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Cancer Cases in India: Understanding the Wave and Prevention Strategies | Health Conditions News

According to the Global Cancer Observatory (GLOBOCAN), India ranks third after China and the US in cancer incidence. The Indian Council of Medical Research has seen an increase in cases of around 5 percent year on year and estimated a 5 to 10 percent increase every 2 to 3 years, which is quite prohibitive.

Cancer awareness is as essential as early detection and treatment for a patient (Photo credit: Pixabay)

New Delhi: India has one of the largest populations in the world. The mixed demographics are unique to our country, but pose a challenge for cancer care. Due to mixed culture and customs, various cancers occur in high numbers among specific populations. Each geographic area must be planned separately.

According to the Global Cancer Observatory (GLOBOCAN), India ranks third after China and the US in cancer incidence. GLOBOCAN also predicted an increase of almost 60 percent in the incidence of cancer in India between 2020 and 2040. The Indian Council of Medical Research has seen an increase in the number of cases of about 5 percent year on year and estimated an increase of 5 to 10 percent every two years. up to 3 years, which is quite prohibitive.

“Globally, approximately half of the cancer burden occurs in the age group 65+. In India this is only 1/3rd. We are a young population and as our population ages, we expect this trend to be similar. The incidence of cancer is increasing in India. Among women, breast cancer is the most common form of cancer, followed by female reproductive organs: the cervix, ovary and uterus. Lung and oral malignancies are common in men. Both are related to tobacco consumption,” says Dr. Karthik KS, Consultant Surgical Oncology, KMC Hospital, Mangalore.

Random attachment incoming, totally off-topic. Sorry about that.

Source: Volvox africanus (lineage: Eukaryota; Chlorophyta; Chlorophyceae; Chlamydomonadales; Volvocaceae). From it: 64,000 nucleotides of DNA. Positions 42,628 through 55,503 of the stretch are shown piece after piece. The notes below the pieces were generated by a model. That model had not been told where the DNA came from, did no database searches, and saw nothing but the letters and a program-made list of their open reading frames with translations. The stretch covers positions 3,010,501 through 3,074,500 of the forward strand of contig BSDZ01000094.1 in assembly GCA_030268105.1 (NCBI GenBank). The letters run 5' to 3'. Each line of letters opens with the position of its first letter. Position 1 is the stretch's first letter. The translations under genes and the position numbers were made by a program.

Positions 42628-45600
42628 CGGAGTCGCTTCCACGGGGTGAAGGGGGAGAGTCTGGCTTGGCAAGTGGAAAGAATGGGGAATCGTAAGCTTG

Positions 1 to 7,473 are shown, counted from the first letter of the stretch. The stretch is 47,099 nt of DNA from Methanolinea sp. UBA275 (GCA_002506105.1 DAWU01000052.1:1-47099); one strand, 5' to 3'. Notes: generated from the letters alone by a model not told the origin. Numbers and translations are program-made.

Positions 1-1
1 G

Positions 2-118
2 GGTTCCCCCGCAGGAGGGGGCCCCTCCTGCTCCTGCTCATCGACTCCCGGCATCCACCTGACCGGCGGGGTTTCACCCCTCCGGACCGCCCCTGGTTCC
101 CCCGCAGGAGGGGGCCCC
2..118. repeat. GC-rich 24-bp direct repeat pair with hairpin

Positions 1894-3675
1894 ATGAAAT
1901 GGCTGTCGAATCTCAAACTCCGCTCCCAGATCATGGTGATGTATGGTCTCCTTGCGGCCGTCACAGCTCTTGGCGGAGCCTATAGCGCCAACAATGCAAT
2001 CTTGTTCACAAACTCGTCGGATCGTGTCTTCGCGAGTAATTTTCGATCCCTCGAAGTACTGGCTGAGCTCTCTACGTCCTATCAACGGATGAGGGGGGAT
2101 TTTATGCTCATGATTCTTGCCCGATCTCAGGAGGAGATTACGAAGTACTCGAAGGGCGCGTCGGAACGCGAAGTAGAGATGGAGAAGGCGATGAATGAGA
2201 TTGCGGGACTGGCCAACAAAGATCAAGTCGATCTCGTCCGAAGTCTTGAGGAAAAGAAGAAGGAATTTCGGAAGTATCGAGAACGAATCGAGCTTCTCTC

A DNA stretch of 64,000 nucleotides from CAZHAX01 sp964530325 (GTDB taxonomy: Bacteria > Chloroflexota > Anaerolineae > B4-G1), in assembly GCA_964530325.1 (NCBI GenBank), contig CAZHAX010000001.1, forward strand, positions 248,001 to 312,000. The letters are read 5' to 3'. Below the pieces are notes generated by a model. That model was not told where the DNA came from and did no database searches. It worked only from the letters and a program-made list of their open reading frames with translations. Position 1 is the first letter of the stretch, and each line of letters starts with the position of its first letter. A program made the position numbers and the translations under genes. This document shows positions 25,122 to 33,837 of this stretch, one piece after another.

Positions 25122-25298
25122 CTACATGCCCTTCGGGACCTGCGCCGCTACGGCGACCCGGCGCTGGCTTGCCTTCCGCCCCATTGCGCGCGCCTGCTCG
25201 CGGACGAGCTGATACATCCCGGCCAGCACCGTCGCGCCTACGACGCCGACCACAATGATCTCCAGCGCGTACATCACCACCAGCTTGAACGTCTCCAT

Breast cancer is increasing exponentially

The rising number of breast cancer cases in younger affected ladies in their thirties and forties is a matter of concern in India. Breast cancer is screen detectable. The basic pillar of any screening is awareness. A ‘Breast Conscious’ patient may be advised for screening. 35 to 70 years old should undergo screening counseling. The patient for screening is determined based on age and risk. Patients at a younger age will benefit from sono-mammograms; the elderly need a mammogram within a year or every six months.

Carcinoma of the cervix is ​​another screen-detectable cancer. A woman in the reproductive age group or sexually active persons should request a Pap smear from their gynecologist. They should also discuss the relevance and timing of the screening.

Screening for oral cancer and lung cancer applies to high-risk individuals who use tobacco. Oral hygiene should be observed and any type of ulceration should raise the suspicion of cancer.

Socio-economic heterogeneity is a challenge in India, where cancer rates are increasing. In India, a younger population is affected, which brings further problems at a delayed stage. Awareness and screening can bridge the gap. Picking up patients at an early stage can promise a better outcome and reduce the financial burden on society.

Cancer prevention in India

Cigarettes and Other Tobacco Products Act 2003 or the COTPA 2003 is a turning point in Indian cancer prevention. It has been improved with changes in a timely manner. It’s been almost twenty years and it’s almost time we start seeing results. Vaccination against cancer-causing viruses – Hepatitis B and HPV is a very strong preventive strategy. This strategy can prevent significant amounts of liver and cervical cancer.

“In India, a large proportion of patients are detected at advanced stages III and IV, reducing cancer survival. Screening is a practice to detect cancer at a very early or preclinical stage. Detection of cancer at early stages I and II improves outcome. Such treatment would be cost-effective, less morbid and cosmetically attractive. It will also provide a good quality of life for the patient. Screening in simple terms is early detection and screening,” the expert added.